Help or Hinderance?
The largest split on the left for some time has been between democratic socialists and social democrats. This remains true today in Europe according to Robert Taylor : "The current crisis of mainstream social democracy is in part due to the surprising tenacity and advance of more radical movements to it's left." He goes on to cite the success of Die Linke, the Norwegian Socialist Left Party,Dutch socialists, Danish Socialist Peoples party and the new Anti-Capitalist Party of France, all capitalizing on the failed compromises of Labor Parties while invigorating young activists and the disenchanted. These parties must negotiate in a parliamentary environment where coalition building is key so that anti-capitalist theory is coupled with defending the gains of social democracy from it's heyday such as health, education and pension systems.
Social democrats, on the other hand, often accuse their more idealistic brethren of undermining their goals by using off-putting anti-capitalist rhetoric. An example would be Sweden's Social Democratic party which insists the future lay THROUGH capitalism rather than BEYOND it. This would be the difference between figures like Karl Kautsky,and Michael Harrington on the one hand, and Eduard Bernstein or Norman Thomas, on the other. In starker terms this might be called the Reform or Revolution split. Social democrats insist capitalism does not face a "terminal crisis", that it is more resilient than Marx foretold, and that tangible gains for workers is the real task, an accommodation based on unions and populist parties with progressive agendas. All my progressive friends say using the "C" word only hinders their organizing efforts and the "S" word is totally discredited due to historic failures.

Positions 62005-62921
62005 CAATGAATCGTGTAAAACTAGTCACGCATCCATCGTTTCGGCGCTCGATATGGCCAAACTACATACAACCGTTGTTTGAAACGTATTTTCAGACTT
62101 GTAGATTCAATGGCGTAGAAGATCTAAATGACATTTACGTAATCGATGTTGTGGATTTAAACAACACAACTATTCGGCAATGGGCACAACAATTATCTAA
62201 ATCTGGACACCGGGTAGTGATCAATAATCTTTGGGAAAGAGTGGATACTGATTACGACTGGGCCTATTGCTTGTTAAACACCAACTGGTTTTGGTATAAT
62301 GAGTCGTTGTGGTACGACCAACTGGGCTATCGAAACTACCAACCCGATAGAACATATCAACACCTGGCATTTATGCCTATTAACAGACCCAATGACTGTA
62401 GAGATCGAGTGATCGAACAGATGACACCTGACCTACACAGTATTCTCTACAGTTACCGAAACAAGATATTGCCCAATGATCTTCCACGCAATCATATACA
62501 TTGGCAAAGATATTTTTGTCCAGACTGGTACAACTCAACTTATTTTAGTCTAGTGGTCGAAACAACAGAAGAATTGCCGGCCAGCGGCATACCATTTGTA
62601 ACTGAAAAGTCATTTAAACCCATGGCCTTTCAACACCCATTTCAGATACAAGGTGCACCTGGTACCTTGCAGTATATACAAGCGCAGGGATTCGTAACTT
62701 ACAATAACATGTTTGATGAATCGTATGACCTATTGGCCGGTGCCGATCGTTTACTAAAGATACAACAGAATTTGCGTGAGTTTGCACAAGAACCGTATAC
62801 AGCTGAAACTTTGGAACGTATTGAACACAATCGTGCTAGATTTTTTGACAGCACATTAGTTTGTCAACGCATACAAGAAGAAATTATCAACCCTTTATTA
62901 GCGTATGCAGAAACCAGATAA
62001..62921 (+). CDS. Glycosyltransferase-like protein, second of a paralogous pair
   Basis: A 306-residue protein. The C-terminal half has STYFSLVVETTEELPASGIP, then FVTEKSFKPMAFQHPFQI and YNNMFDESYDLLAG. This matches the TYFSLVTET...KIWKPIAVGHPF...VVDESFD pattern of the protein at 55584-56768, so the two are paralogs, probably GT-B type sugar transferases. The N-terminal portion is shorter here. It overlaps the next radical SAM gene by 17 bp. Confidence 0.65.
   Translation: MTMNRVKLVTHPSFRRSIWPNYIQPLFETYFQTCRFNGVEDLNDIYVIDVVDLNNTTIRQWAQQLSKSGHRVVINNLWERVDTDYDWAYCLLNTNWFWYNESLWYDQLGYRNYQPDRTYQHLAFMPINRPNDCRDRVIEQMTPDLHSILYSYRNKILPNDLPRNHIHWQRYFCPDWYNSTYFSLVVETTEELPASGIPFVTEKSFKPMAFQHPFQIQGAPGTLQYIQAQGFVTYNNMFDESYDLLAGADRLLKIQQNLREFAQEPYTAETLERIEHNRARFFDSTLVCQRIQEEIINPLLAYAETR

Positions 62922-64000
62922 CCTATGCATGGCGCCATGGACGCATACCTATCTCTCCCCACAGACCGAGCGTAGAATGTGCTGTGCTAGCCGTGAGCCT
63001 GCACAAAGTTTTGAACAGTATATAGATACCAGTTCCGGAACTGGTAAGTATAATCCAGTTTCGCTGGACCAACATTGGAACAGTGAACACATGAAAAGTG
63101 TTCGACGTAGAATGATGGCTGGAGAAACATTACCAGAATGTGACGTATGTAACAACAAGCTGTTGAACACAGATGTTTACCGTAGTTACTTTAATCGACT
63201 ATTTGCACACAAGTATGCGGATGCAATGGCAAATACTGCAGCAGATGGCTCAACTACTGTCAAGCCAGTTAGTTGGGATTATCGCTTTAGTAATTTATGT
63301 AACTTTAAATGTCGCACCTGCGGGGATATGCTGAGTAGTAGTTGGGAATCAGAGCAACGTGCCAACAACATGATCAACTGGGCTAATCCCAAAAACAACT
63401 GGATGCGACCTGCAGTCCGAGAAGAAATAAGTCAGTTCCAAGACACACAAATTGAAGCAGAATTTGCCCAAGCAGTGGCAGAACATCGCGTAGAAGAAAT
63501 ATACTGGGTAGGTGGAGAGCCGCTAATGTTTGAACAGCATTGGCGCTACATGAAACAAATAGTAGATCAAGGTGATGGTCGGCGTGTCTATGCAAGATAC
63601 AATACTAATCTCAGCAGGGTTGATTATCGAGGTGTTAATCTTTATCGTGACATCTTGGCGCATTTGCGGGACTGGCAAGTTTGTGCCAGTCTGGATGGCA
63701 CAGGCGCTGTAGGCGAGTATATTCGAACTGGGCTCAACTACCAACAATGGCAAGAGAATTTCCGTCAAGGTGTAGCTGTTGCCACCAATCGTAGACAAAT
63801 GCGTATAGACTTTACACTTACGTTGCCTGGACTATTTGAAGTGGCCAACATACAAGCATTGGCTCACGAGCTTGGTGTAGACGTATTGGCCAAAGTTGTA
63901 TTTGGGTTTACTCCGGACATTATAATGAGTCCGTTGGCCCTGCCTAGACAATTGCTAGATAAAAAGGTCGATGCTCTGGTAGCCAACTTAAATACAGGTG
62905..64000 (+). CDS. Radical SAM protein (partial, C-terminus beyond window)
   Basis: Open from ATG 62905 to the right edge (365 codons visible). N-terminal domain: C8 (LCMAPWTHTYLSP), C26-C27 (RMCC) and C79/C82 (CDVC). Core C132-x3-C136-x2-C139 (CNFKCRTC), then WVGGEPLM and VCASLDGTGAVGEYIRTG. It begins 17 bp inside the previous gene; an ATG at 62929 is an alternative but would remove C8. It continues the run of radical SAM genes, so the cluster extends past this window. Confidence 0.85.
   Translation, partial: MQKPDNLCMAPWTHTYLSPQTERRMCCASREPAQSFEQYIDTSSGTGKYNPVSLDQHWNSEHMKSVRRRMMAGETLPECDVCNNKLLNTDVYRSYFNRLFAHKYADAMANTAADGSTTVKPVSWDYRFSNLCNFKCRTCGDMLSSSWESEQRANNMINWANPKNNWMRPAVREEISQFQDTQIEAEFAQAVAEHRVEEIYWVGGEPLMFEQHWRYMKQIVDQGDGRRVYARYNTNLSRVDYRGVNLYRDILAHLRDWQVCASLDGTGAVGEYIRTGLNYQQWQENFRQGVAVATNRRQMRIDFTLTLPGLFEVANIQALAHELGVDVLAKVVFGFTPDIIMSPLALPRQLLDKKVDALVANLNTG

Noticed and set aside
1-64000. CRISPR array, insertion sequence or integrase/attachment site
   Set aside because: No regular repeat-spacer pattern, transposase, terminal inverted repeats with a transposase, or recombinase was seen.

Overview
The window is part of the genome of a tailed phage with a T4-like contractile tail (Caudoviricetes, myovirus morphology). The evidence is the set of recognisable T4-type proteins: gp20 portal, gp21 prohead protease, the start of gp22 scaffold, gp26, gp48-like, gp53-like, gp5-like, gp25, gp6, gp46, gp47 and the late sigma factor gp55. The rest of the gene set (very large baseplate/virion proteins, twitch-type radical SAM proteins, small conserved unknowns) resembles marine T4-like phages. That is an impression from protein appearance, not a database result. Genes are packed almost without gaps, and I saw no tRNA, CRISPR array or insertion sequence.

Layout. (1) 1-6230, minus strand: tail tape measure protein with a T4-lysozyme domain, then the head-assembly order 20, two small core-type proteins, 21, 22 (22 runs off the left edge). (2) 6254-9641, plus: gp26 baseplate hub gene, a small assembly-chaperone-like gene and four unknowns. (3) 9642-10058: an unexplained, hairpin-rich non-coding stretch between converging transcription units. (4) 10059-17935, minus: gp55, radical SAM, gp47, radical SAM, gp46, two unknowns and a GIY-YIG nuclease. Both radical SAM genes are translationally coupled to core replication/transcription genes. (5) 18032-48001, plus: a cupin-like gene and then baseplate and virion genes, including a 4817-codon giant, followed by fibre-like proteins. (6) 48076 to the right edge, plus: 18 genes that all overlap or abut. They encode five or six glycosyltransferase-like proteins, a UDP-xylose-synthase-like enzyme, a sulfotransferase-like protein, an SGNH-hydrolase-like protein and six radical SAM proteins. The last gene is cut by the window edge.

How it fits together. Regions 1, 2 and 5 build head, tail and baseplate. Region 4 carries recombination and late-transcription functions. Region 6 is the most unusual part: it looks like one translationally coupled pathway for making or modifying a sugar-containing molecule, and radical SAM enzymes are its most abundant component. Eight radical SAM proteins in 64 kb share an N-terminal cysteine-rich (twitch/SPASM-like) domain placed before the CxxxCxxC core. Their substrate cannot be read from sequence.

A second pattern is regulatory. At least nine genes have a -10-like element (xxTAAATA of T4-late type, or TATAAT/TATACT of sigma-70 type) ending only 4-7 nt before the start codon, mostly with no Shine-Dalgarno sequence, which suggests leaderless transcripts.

A couple of questions come to mind. First,does the social democrats claim that "the intransigence of radicals hurts their movement" hold any water?
Second, does the current crisis change this equation in any way?
I suppose a third consideration would be the differences between the European parliamentary system and the American two-party system. A party like Die Linke could reasonably claim that it's efforts toward reform is combined with a vision of radical structural transformation. This does not open them to being crushed by the right-wing. Of course Germans, unlike Americans, are a reasonably intelligent people who understand that saying capitalism has served it's purpose and must be transcended does not translate into Stalinism.
Coming back to America,my answer to the first question is No. This is a red herring. Progressives have lost because they don't understand the nature of power and believe the political, through the state, can check the economic. They don't understand the role of hegemony in cultural reproduction of capitalist ideology. And they don't understand how globalism has changed the terrain, that Roosevelt and Keynes are not coming back, not even war brings prosperity any more.
To the second question I say Yes. This crisis is a confluence of crises,forcing a confrontation with the stark limits capitalism has till now, but can no longer, shove off into the future. The crisis of sustainability, of inequality, of meaning, and of declining profits all fly in the face of social democratic assumptions. It is actually they who stand in the way of a brighter future with their false "pragmatism".